Politicians on both sides of the political divide are praising former Prime Minister and Labour leader Helen Clark's pitch for the UN Secretary-General position.
Ms Clark spoke to delegates this morning, stating she would modernise and unify the organisation if she was elected its new leader -- shortening response times on big decisions and taking a developmental approach with terrorism, instead of reactionary.
Speaking to the Paul Henry programme, Labour's David Shearer spoke highly of his former colleague's performance on the world stage.
"It was a really good performance, sort of classic Helen Clark in a way. She went back to her roots, which I think was a really good idea ... and then the fact that she had been a woman who has run the country, won the election, did that for nine years then came the [seven] years in UNDP -- she knew some of the people out in the General Assembly as well.
"I think she can do the job really, really well, and somebody said the other day for the most of the UN we've had a secretary, and maybe now we need a general. The question is, do the permanent five want somebody that is dominant?"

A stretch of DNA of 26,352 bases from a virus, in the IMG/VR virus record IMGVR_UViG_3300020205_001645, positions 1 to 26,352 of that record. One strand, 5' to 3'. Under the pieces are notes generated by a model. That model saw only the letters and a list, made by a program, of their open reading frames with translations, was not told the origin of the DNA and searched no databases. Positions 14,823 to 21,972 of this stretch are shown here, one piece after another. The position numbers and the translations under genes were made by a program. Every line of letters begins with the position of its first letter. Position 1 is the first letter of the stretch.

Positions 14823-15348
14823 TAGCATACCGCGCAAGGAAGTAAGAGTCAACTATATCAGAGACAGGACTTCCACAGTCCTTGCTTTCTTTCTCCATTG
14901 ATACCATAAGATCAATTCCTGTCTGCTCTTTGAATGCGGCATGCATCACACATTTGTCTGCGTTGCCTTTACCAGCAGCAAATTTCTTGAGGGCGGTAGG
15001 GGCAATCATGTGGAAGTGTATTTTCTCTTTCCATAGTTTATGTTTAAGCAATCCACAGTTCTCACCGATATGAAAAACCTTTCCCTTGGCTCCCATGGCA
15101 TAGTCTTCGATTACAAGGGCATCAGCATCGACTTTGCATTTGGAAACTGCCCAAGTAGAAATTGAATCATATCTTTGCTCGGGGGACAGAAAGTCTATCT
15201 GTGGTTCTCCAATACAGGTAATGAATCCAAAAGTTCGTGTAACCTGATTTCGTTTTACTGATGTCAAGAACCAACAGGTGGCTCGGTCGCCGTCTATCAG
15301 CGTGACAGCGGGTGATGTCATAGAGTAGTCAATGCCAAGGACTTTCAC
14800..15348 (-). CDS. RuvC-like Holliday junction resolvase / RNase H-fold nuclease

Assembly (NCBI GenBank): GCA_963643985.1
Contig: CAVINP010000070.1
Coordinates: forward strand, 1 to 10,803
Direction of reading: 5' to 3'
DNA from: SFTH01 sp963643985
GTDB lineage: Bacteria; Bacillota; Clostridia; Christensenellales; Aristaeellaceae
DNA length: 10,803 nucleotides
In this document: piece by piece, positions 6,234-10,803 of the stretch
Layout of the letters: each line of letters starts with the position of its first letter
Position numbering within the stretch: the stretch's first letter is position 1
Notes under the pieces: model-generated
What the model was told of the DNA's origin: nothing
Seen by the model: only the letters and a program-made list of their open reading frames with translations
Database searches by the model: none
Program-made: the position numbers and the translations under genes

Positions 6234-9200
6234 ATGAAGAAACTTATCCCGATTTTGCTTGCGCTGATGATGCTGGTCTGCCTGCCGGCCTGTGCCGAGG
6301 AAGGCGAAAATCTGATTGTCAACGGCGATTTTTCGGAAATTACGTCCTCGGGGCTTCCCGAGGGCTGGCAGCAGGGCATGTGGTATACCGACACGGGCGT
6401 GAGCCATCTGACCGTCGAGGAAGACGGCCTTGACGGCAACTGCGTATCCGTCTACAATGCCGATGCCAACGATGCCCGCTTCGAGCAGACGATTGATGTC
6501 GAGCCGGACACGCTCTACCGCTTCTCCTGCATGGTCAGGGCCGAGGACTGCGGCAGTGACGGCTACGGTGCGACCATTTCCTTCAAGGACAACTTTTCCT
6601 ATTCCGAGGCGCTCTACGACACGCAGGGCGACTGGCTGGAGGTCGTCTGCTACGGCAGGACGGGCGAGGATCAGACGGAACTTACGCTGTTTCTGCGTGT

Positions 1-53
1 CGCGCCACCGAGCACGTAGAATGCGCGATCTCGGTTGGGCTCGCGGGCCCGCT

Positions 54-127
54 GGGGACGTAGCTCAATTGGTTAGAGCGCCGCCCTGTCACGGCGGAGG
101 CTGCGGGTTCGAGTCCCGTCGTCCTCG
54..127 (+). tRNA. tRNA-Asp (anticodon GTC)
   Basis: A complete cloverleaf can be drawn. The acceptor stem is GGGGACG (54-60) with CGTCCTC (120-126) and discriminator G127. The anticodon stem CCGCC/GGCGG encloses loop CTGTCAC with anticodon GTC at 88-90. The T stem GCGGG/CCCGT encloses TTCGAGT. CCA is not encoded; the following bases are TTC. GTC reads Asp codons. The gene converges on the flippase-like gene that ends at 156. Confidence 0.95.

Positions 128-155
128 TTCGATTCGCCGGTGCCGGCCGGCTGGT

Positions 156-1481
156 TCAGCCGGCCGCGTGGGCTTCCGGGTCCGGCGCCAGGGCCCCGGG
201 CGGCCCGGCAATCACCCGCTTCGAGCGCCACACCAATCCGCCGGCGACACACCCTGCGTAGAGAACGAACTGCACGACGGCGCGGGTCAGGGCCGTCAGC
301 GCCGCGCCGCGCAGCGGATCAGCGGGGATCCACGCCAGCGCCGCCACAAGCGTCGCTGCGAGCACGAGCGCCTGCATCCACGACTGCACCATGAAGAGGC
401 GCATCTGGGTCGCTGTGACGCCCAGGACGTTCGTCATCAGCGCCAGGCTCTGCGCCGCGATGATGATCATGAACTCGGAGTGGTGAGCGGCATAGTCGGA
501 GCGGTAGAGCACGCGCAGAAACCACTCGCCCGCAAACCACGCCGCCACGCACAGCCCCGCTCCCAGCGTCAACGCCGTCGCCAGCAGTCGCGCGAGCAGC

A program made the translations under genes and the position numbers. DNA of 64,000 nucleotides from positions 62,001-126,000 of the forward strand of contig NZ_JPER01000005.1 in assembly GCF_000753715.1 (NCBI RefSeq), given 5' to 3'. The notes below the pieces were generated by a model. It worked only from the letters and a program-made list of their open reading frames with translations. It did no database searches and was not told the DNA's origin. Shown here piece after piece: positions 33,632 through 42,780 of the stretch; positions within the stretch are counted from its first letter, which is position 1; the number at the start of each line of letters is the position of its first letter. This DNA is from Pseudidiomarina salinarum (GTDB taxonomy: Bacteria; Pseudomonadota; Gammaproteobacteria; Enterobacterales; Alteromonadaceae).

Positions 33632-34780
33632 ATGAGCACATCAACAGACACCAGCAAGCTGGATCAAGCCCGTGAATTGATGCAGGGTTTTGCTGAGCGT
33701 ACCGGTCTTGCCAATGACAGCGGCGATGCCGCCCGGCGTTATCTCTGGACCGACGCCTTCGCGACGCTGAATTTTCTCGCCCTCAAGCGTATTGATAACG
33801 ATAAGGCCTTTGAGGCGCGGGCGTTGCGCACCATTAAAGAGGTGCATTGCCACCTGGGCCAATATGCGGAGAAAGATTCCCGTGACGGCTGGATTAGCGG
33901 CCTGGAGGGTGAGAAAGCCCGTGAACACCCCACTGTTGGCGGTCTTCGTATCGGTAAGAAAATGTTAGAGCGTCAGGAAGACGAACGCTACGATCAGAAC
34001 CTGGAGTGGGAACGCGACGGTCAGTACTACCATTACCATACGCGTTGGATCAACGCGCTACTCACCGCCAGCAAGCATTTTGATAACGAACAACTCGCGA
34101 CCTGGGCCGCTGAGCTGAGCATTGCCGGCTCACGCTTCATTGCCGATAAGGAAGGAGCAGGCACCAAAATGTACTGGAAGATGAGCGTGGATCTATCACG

Mr Shearer's praise was echoed by deputy Labour leader Annette King and National MP Paula Bennett.
Ms Bennett said she was proud of Ms Clark.
"If you'd asked me 10 years ago if I would have felt proud of Helen Clark, I would have said no. And there is just no doubt about it -- I did this morning."
Ms King said Ms Clark gave a "sterling performance".
Ms Clark announced her bid for the UN top job earlier this month. If elected, she'll take over from, Ban Ki-moon who has been in the position for nine years.
Ms Clark would be the first female leader of the international organisation.